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The Two-State, Two-Economy Solution

It has long been clear that the creation of an independent Palestinian state requires a viable Palestinian economy. Yet that condition is impossible to meet amid the archipelago of Israeli settlements in the West Bank, the eco-demographic strangulation of East Jerusalem, and now the destruction of Gaza.

RAMALLAH – For some people, the bloody war in Gaza may have shattered the 35-year-old consensus that the only feasible solution to the region’s troubles is to have two states, Israel and Palestine, living peaceably side by side. Yet others suggest that the horrors we have witnessed since October 7 could augur the revival of that very goal.

In recent statements, American, Palestinian, and Arab officials have all stressed that a two-state solution must emerge phoenix-like from the ashes of this war. Reasonable people everywhere can only hope that this might still provide the framework for a definitive and mutually agreed end to a century-old struggle.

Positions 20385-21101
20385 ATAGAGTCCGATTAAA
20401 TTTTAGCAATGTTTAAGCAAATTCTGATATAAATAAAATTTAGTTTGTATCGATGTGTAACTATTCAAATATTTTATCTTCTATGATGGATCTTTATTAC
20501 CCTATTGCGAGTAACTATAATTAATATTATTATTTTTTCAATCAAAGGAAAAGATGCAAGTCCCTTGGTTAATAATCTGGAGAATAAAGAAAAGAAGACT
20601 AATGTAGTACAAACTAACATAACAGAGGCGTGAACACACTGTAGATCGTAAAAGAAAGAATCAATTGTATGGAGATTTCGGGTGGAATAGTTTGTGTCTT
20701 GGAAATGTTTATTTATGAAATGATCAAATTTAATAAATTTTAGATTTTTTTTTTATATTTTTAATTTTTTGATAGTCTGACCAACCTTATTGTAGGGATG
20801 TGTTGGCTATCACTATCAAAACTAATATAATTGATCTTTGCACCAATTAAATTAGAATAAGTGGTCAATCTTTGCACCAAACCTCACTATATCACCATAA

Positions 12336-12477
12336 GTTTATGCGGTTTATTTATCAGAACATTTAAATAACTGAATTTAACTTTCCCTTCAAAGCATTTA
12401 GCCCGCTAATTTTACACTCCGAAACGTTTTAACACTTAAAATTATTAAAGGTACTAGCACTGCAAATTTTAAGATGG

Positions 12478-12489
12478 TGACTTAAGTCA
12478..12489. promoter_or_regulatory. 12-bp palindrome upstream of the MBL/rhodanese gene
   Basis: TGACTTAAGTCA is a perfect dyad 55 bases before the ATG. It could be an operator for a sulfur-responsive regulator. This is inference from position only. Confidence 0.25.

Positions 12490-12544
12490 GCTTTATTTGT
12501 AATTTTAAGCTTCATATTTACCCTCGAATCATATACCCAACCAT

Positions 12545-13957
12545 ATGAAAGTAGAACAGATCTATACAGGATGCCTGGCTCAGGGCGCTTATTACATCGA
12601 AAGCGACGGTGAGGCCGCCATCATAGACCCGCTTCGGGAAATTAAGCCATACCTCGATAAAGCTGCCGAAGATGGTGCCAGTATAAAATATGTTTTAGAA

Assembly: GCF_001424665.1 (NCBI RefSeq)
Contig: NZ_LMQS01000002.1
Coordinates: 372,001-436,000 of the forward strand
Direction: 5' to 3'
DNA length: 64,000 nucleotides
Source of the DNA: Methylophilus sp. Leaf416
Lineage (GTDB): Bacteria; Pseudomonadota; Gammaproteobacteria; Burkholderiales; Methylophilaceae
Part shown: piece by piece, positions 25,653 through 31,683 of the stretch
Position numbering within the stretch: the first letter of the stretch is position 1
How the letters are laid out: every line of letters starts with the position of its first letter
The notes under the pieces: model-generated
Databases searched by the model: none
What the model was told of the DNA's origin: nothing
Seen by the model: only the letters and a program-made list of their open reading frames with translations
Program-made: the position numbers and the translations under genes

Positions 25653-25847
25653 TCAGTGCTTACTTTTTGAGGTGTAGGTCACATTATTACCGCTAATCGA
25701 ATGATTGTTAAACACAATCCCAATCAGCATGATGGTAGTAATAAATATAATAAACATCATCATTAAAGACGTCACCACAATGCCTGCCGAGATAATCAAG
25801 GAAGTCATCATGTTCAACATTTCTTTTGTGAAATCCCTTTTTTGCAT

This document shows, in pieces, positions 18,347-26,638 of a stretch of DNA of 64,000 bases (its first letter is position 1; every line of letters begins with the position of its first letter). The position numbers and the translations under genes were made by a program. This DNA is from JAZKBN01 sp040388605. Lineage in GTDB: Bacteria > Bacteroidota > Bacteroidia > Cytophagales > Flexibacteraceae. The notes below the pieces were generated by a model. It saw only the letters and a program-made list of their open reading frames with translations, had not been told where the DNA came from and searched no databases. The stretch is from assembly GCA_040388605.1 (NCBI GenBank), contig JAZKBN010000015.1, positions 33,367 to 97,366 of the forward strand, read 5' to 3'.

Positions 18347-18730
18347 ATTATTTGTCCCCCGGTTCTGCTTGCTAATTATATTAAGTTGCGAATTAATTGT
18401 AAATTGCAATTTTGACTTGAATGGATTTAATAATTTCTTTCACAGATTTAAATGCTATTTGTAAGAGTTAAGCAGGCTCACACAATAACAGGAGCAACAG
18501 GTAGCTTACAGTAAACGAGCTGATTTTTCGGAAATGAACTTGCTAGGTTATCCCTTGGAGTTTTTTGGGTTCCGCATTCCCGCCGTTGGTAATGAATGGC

The timing of this renewed interest is ironic. November is when Palestinians commemorate the Palestine Liberation Organization’s (PLO) 1988 “Declaration of Independence,” which was adopted from exile in Algeria at the height of the first intifada. All Palestinian factions – including the most radical of the period – accepted the partition of Palestine and Israel’s de facto existence within its pre-1967 borders.